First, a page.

## Integer compressionPorting simdcomp to C#

time to read 4 min | 715 words

In the code of the simdcomp library there is a 25KLOC file that does evil things to SIMD registers to get bit packing to work. When I looked at the code the first few dozen times, I had a strong desire to run away screaming. Luckily, this isn’t just some pile of complicated code, but well-thought-out set of functions that are meant to provide optimal code for specific tasks. In particular, the code is specialized for each bit width that you may want to bit pack (0 .. 32). Even better, no one actually sat down to write it out by hand, there is a Python script that would generate the code.

The first step was to understand what exactly is going on in the code, and then see how we can translate that to C#. Even just a few years ago, that would have been either an impossible dream or required the use of a native library (with the associated PInvoke overhead). However, .NET today has a very robust intrinsics support, and vectors / SIMD instructions are natively supported.

I actually had a tougher challenge, since I want this code to run on x64 and ARM64 instances. The original code is x64 only, of course. The nice thing about SIMD support for .NET is that most of that can be done in a cross platform manner, with the JIT deciding what instructions will actually be emitted. There is still a very strong correlation between the vectorized code and the instructions that are being emitted, which means that I get both great control of what is going on and the appropriate abstraction. I was actually able to implement the whole thing without dropping to architecture-specific code, which makes me very happy.

Before we get any deeper, let’s take a simple challenge. We want to take an array of 32 integers and pack each one of them in 4 bits into an array of 16 bytes. Here is what the code will look like:

This is a bit dense, but let’s see if I can explain what is going on here.

We load from the array a vector (4 items) at the 0, 4, 8, 12, 16, 20, 24, and 28 intervals. For each one of those, we shift the values by the required offset and or all of them together. Note that this means that the first item’s four bits go in the first nibble, but the second item’s bits go in the fifth nibble, etc.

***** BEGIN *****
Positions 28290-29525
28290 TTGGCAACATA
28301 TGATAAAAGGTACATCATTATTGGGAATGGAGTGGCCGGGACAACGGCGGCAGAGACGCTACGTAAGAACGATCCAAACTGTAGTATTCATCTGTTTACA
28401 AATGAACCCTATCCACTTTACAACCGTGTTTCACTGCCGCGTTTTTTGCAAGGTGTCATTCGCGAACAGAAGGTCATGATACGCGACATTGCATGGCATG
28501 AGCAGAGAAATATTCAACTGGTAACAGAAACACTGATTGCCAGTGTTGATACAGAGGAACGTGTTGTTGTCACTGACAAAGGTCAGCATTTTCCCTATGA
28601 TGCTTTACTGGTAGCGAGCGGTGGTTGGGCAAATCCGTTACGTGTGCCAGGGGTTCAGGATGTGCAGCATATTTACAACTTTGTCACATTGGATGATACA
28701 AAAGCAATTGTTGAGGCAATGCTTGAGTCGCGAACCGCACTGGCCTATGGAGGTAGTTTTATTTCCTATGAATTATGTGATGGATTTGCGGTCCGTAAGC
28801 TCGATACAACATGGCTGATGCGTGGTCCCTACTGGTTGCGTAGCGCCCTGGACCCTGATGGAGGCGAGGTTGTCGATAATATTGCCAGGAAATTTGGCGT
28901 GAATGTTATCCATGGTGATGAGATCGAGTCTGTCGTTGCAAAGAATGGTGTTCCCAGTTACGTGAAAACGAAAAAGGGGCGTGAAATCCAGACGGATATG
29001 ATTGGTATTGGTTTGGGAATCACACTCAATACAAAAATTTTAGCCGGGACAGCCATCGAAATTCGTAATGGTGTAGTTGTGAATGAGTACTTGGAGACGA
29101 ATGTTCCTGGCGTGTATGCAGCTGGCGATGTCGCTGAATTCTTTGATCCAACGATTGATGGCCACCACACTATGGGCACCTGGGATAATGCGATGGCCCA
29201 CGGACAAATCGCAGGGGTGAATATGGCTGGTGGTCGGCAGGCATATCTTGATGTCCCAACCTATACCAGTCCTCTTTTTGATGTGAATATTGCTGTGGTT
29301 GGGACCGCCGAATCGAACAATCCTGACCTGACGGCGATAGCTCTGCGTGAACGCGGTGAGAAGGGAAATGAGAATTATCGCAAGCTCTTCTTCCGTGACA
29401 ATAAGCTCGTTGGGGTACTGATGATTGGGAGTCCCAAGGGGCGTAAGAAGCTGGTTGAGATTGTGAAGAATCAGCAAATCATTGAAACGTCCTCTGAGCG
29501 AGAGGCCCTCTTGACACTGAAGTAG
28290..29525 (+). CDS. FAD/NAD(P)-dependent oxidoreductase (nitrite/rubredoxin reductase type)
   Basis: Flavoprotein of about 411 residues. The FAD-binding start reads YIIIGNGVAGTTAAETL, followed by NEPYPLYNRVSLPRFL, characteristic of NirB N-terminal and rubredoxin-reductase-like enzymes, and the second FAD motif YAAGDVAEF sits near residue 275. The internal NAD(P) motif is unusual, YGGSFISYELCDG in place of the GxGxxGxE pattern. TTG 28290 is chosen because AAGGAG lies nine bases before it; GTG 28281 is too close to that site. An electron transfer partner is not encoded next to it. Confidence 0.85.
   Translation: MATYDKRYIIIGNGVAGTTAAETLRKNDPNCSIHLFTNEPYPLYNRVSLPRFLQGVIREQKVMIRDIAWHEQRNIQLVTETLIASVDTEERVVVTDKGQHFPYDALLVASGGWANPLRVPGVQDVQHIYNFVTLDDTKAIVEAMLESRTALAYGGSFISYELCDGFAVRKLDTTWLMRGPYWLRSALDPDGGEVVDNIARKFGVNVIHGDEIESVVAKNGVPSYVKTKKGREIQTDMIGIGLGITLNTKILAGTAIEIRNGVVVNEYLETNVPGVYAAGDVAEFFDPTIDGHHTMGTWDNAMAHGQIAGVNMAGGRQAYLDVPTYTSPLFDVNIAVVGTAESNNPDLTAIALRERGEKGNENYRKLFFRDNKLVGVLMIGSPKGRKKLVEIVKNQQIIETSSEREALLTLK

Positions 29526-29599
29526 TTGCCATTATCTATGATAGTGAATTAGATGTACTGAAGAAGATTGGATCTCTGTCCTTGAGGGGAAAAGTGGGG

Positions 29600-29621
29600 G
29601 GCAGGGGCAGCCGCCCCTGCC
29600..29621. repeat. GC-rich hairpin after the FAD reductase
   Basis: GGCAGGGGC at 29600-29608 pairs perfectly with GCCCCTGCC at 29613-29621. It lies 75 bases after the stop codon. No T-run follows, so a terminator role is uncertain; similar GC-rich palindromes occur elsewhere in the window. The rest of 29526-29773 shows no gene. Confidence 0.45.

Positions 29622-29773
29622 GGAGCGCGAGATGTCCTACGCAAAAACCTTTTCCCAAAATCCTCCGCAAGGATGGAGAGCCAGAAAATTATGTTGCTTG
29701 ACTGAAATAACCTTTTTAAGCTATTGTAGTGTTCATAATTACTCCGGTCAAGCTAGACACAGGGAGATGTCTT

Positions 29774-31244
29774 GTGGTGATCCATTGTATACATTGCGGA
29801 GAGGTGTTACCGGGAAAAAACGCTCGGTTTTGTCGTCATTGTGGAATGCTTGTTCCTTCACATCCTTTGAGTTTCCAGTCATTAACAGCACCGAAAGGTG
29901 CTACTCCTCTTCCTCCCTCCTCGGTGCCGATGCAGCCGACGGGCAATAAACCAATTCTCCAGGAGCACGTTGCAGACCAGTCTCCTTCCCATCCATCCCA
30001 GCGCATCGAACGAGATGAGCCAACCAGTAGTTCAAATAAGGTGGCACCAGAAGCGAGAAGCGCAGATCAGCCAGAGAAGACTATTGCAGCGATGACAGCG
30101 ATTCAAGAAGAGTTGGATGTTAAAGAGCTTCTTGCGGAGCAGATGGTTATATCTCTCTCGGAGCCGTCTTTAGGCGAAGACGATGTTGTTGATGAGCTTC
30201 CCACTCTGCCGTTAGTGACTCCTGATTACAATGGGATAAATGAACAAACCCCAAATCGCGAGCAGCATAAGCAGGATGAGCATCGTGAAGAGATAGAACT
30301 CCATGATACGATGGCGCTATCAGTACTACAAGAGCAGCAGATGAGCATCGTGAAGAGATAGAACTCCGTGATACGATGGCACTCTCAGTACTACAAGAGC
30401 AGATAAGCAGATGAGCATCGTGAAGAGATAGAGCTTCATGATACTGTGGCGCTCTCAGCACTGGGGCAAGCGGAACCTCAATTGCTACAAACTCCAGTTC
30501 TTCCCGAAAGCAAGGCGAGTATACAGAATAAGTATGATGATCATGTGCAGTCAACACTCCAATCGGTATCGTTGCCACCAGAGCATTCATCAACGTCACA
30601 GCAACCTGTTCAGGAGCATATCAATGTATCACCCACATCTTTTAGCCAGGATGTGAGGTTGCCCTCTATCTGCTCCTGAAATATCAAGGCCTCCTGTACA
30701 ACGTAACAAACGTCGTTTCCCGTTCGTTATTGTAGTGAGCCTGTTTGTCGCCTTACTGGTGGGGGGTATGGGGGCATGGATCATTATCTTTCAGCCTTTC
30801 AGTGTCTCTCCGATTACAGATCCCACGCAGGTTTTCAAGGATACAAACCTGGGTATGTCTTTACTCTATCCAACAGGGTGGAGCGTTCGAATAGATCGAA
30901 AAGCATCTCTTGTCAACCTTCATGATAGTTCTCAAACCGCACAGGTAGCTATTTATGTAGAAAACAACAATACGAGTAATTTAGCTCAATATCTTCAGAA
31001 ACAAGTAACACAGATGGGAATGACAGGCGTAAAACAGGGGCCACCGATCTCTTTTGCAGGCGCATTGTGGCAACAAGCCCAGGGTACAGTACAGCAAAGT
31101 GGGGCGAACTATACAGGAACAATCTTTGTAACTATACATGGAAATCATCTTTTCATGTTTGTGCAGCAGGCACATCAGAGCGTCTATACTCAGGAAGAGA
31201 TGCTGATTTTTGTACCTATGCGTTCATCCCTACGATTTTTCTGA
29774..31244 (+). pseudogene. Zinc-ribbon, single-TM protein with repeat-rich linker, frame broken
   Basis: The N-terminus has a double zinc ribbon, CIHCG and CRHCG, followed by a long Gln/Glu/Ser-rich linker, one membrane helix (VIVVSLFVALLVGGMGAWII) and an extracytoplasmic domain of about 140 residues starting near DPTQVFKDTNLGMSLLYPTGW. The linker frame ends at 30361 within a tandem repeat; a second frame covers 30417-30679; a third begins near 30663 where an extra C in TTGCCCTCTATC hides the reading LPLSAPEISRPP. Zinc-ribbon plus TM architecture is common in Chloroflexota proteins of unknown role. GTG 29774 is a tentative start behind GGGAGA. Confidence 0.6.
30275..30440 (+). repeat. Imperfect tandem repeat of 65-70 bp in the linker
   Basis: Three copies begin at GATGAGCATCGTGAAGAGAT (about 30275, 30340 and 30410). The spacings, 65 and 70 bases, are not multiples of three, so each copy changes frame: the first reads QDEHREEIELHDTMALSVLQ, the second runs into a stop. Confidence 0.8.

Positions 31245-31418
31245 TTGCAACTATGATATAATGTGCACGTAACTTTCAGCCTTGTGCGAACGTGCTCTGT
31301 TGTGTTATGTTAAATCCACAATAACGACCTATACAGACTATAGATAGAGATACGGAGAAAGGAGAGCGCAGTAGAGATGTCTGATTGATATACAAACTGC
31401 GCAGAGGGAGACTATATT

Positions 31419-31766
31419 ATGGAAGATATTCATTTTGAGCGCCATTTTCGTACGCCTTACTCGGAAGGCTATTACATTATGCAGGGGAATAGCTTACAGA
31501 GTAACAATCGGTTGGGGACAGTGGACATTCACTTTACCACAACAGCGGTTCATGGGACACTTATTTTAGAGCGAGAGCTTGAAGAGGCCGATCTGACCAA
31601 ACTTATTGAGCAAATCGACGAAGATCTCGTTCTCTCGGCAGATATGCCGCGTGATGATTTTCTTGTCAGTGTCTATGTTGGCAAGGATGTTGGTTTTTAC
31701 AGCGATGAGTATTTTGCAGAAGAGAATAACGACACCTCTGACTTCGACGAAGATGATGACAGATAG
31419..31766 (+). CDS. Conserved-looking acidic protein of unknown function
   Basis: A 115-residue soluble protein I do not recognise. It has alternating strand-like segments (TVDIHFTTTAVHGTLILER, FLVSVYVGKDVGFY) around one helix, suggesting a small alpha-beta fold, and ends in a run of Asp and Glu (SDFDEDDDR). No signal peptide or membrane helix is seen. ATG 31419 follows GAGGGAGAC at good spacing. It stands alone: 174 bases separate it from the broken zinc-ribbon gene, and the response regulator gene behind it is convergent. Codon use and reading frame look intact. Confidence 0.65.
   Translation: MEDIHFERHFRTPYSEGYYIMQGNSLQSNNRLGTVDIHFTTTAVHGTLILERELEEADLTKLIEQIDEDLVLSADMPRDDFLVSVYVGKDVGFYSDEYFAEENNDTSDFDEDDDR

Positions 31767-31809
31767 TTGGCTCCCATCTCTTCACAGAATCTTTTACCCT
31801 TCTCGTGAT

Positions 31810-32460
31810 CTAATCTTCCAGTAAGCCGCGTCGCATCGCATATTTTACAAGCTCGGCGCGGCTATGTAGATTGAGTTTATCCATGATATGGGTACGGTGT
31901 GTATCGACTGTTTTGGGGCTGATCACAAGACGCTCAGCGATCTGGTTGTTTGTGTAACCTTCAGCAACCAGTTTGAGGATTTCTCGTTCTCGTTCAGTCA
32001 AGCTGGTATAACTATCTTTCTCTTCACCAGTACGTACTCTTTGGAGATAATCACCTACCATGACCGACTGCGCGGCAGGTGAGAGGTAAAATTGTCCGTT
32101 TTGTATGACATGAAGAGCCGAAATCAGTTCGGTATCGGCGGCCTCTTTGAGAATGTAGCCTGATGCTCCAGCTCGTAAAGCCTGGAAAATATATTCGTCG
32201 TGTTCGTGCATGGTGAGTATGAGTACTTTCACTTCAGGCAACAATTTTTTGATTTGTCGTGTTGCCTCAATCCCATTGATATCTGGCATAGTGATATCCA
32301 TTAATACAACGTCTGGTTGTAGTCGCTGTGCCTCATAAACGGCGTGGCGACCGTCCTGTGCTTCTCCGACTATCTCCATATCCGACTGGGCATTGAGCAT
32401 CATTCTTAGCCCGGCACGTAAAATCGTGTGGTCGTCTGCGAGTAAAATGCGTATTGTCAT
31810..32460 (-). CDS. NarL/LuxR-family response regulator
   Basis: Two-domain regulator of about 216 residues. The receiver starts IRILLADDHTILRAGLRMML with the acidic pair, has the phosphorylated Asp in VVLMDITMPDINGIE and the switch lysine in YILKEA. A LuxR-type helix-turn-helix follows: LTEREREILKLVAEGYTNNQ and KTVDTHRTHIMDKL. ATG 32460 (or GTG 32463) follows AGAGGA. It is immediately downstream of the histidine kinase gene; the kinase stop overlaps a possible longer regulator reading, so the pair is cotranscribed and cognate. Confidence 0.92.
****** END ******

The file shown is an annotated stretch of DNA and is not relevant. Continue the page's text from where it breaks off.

The idea is that we are operating on 4 items at a time, reducing the total number of operations we have to perform. It may be easier to understand if you see those changes visually:

What is happening here, however, is that we are able to do this transformation in very compact code. That isn’t just an issue of high-level code, let’s take a look at the assembly instructions that this generates:

I’m going to assume that you aren’t well versed with assembly, so let’s explain what is going on. This code contains zero branches, it does four reads from memory, mask the elements, shift them and or them together.

The relevant instructions are:

• vmovupd – read 4 integers to the register
• vpand – binary and with a value (masking)
• vpslld – shift to the left
• vpor – binary or
• vmovdqu – write 16 bytes to memory

There are no branches, nothing to complicate the code at all. This is about as tight as you can get, at the level of machine instructions.

Of particular interest here is the C# code. The entire thing is basically a couple of lines of code, and I could express the whole thing as a single expression in a readable manner. Let’s look at the C code, to compare what is going on:

Note that both should generate the same machine code, but being able to rely on operator overloading means that I can now get a far more readable code.

From that point, the remaining task was to re-write the Python script so it would generate C# code, not C. In the next post I’m going to be talking more about the constraints we have and what we are actually trying to solve with this approach.